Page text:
Relations hit a new low in SA


Joe Humphreysreports that on the eve of the Tri-Nations the Springboks are in disarray

Plans to "Africanise" the Springboks have plunged South African rugby into a new managerial crisis on the eve of the Tri-Nations competition, and just three months ahead of the Rugby World Cup.

While South African club and national teams have been enjoying a rich vein of form, matters off the pitch have descended to near all-out war between coach Jake White and his employers, who are unhappy at the dearth of black players in the team.

White claims to be committed to the post-apartheid "transformation" agenda but he has infuriated SA Rugby by selecting just six "players of colour" in the 30-man Tri-Nations squad, which opens with a home fixture against Australia on Saturday.

This comes in the wake of a thinly-veiled warning from SA Rugby that the coach will be without a job in the autumn if he doesn't change the Springbok's "white face".

Isolated by the union, White has turned to no less a figure than the President of South Africa Thabo Mbeki for help. The coach has been granted an audience with Mbeki in Cape Town tomorrow at which he is due to plea for an end to political interference in the Springboks.

SA Rugby has responded to White's strategy with predictable rage. It warned of disciplinary action against the coach if he took his grievances to "an external audience".

Ironically, the Springboks have been performing well on the pitch, recently dismissing touring sides from England and Samoa with ease. South Africa also secured its first victory in the Super 14s tournament last month, breaking New Zealand's recent stranglehold over the club competition.

Relations between White and his employers hit a new low four weeks ago when SA Rugby head Oregan Hoskins ordered the coach to include flanker Luke Watson in a Bok training camp.

Despite being named South Africa's Super 14s player of the year in 2006, the Western Province skipper had been overlooked by White in all previous selections. Unwisely perhaps Watson went public on the issue, saying in a magazine interview last year that "Jake has lost the integrity, honour and pride that the Boks should be about".

White revealed this week that he had been told by SA Rugby to select Watson or face dismissal when his contract ran out in September. "The message was that if I wanted a future in South African rugby beyond the World Cup I had to include Watson in the Bok team and pick him for the World Cup." Before he could decide on the matter, he said, "the decision was taken out of my hands and I was forced by the Saru leadership to include the player anyway".

Watson's non-selection had been particularly symbolic because of the role his father played in opposing segregated rugby during the apartheid era.

"Cheeky" Watson refused to play for the Springboks when it was a white-only team, opting instead to help develop club rugby among the black population.

Watson Snr also went on to develop strong ties with the African National Congress, now the party of government in South Africa, and is close to Springbok manager Zola Yeye and other "reforming" figures.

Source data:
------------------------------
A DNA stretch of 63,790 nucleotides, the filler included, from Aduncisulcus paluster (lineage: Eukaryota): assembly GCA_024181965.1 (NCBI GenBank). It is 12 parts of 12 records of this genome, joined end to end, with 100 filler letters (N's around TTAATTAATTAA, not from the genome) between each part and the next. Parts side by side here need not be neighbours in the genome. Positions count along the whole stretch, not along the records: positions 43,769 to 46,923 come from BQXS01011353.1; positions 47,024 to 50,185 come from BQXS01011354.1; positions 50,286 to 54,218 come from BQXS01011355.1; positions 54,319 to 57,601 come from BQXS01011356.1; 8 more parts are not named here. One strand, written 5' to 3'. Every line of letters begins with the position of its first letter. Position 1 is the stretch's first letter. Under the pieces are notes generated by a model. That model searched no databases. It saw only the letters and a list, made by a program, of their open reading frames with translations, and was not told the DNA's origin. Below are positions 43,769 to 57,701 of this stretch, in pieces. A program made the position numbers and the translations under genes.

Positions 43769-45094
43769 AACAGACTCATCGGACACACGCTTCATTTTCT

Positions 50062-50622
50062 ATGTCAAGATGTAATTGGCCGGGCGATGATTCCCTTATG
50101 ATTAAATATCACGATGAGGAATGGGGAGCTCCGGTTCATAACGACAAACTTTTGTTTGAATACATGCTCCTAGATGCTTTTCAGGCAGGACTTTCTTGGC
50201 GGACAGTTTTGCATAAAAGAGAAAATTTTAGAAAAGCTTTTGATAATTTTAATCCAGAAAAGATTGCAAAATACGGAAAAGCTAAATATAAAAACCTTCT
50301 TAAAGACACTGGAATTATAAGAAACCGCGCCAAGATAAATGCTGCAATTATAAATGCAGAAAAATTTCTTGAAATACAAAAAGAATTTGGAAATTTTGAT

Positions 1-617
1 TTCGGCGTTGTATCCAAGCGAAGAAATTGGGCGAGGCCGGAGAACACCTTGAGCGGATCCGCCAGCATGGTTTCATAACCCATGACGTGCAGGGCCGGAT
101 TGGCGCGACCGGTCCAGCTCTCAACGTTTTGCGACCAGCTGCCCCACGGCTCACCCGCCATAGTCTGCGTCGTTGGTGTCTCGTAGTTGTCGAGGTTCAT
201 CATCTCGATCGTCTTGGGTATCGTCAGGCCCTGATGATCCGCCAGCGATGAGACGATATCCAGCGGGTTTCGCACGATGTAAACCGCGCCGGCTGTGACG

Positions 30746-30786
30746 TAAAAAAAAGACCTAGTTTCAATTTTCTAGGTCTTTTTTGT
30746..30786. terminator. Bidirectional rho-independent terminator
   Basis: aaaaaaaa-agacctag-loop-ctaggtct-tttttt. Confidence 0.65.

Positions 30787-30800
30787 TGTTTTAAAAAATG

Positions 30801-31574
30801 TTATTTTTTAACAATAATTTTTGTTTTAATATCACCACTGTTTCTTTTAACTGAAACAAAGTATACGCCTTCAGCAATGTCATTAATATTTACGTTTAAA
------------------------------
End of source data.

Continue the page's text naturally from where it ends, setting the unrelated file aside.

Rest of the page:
One senior politician said the family's honourable role in the struggle meant Luke Watson was effectively a "black player" who should be included in the Springbok team ahead of a white player of equal talent.

The view was shared by Hoskins who has gone on the offensive against his critics, notably attacking former Irish international John Robbie - now a Johannesburg media commentator - in a recent radio interview.

Watson finally got his first Springbok cap last weekend but failed to shine in the 35-8 victory over Samoa. To White, the performance vindicated his theory that the player was too small for international rugby. But union bosses are unperturbed and have since signalled their intent to mould a new Springbok team around Watson that features at least 10 black players in the starting XV by 2008.

South Africa's under-21 coach Peter de Villiers was reportedly being approached by the union to take over from White. He would become the country's first black Springbok coach, and this week he said his emphasis would be on transforming the team even if it meant "pain" in terms of results. "Other coaches pick black players in their squad, but don't play them. That's where I am different. I pick the players and trust them by playing them," he said.

In purely sporting terms, the timing couldn't be worse for a change in management. Or so, at least, White is due to argue at his meeting with Mr Mbeki tomorrow.

The Springboks have a habit of self-imploding on the eve of major tournaments, most famously in 2003 when players were stripped naked and humiliated as part of a "team-building" exercise at a pre-World Cup boot-camp.

"I had the ear of the president recently and we agreed to have a nice chat about things," said White. "There are a lot of things that I can talk to him about that I am unhappy about, and the same applies to the president."

An intervention from Mbeki may well give the coach a stay of execution but few believe White will be still in his job next year.